Even more disturbing? The story was based on the confessions of a convicted serial killer (named Henry, of course) who, along with his buddy Ottis (with two Ts), claims to have killed over 600 people. Evidence suggests that number is probably lower, but who really knows? As a story, ‘Henry’ is chilling. As a movie, it’s a low-budget masterpiece. It was made by first-time director John McNaughton (‘Mad Dog and Glory’, ‘Wild Things’) for around $125,000 over the winter of 1985. The previously unknown cast, particularly Rooker, are so good at what they do that the movie feels more like a documentary than a drama. It’s as if you’re getting a glimpse inside the mind of a real serial killer, but there’s nothing there to see. Rooker would go on to play some memorable roles (notably, Merle Dixon in ‘The Walking Dead’ and Yondu in ‘Guardians of the Galaxy’), but every time I see him, I just see Henry’s empty face staring back at me.

Josh Zyber

With a bunch of Oscars to its credit, ‘The Silence of the Lambs‘ is often held up as the gold standard of serial killer movies. While I’ve always appreciated that film well enough, I still prefer Michael Mann’s ‘Manhunter‘ (which introduced movie audiences to the Hannibal Lecter character, first played by Brian Cox) over it. Honestly, the ‘Hannibal‘ TV series may be better than either of them.

The success of ‘Lambs’ spawned a long string of knockoff thrillers about dogged cops or FBI agents chasing serial killers. The best of them was David Fincher’s ‘Se7en‘, which somehow piled on a bunch of genre clichés (the aging detective a few days from retirement mentoring a cocky rookie partner, a deranged killer who taunts the police with complicated clues to his identity, etc.) and elevates them through the intelligence of Andrew Kevin Walker’s screenplay and Fincher’s mastery of style and form.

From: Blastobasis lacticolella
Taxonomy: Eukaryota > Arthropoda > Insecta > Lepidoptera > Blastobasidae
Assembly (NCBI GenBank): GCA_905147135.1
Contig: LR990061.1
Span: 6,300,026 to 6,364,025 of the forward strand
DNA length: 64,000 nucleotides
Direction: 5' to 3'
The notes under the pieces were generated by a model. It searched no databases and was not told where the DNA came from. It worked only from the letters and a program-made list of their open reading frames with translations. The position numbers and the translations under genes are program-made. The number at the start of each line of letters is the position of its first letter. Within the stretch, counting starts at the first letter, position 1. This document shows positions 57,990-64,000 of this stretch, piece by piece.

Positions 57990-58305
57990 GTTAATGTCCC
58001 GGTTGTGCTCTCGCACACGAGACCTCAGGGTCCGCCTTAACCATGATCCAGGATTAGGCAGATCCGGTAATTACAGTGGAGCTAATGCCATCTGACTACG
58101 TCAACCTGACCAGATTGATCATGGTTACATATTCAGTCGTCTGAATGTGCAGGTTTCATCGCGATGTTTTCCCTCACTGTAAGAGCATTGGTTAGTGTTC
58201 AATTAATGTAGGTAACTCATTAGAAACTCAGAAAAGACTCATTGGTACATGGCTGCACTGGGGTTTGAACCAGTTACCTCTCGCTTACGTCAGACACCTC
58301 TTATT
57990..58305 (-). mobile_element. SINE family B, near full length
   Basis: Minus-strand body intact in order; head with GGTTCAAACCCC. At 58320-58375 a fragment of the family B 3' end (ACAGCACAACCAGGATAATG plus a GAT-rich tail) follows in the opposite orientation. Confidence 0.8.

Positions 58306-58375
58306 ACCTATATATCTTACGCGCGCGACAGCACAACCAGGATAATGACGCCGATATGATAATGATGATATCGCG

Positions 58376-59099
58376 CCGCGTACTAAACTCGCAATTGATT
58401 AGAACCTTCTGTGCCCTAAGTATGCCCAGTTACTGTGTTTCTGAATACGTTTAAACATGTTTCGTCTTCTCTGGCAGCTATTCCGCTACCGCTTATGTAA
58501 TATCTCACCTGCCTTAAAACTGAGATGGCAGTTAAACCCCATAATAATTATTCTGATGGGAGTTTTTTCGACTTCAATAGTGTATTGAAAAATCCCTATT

Honorable mentions go to Fincher’s true-crime ‘Zodiac‘, Anthony Minghella’s ‘The Talented Mr. Ripley‘, and of course Alfred Hitchcock’s ‘Psycho‘.

Do you like to watch any favorite serial killer movies before Halloween? Tell us which ones.


  1. Ryan

    I remember watching Henry in the early 2000s. I had hear so many good things about it, but good lord, if the movie wasn’t a giant piece of crap. The acting was horrible. Everything about screamed direct to video.

  2. Csm101

    All my go to’s have been mentioned. I actually enjoy Mr. Brooks with Kevin Costner. The parts with Demi Moore feel like they’re from a different movie, but I like what Costner did and it seemed to be out of his comfort zone. Frenzy is one of my favorite Hitchcock films and I love how it puts you in the driver seat with the killer.

  3. photogdave

    I’ll go with From Hell. A fantastically-realized setting with great performances from a pre-douchebag Johnny Depp, Ian Holm and the always-solid Robbie Coltrane. Heather Graham’s efforts have been criticized but I don’t mind her at all in this — at least she doesn’t take me out of the movie.
    If we can call Dracula a serial killer than my next choice is Bram Stoker’s Dracula. A great example of classic movie making with Coppola at the height of his cinematic skills. When it played in the theatre I watched it several times and really cringed at Keanu’s performance but now, watching it on the recent 4K Blu, I’m not really bothered at all. Not his best work but the rest of the film is so amazing and pleasurable to watch.

  4. Plissken99

    The Hitcher, Rutger Hauer as Jack Ryder. This movie has always given me the creeps, as it seems plausible. Anyone who’s taken solo road trips and filled their gas tanks along the way can relate. The idea of some random psycho targeting you for no reason is a basic horror concept that Hauer really elevates.

    The Hitcher is the role Rutger Hauer was born to play. NOW WHERE THE F**K IS THE BLU RAY?!

  5. Bolo

    ‘Dirty Harry’ – I’m not sure if Scorpio demanding money makes him more of a terrorist than a serial killer, but since he’s modelled after the Zodiac Killer, it’s close enough for me.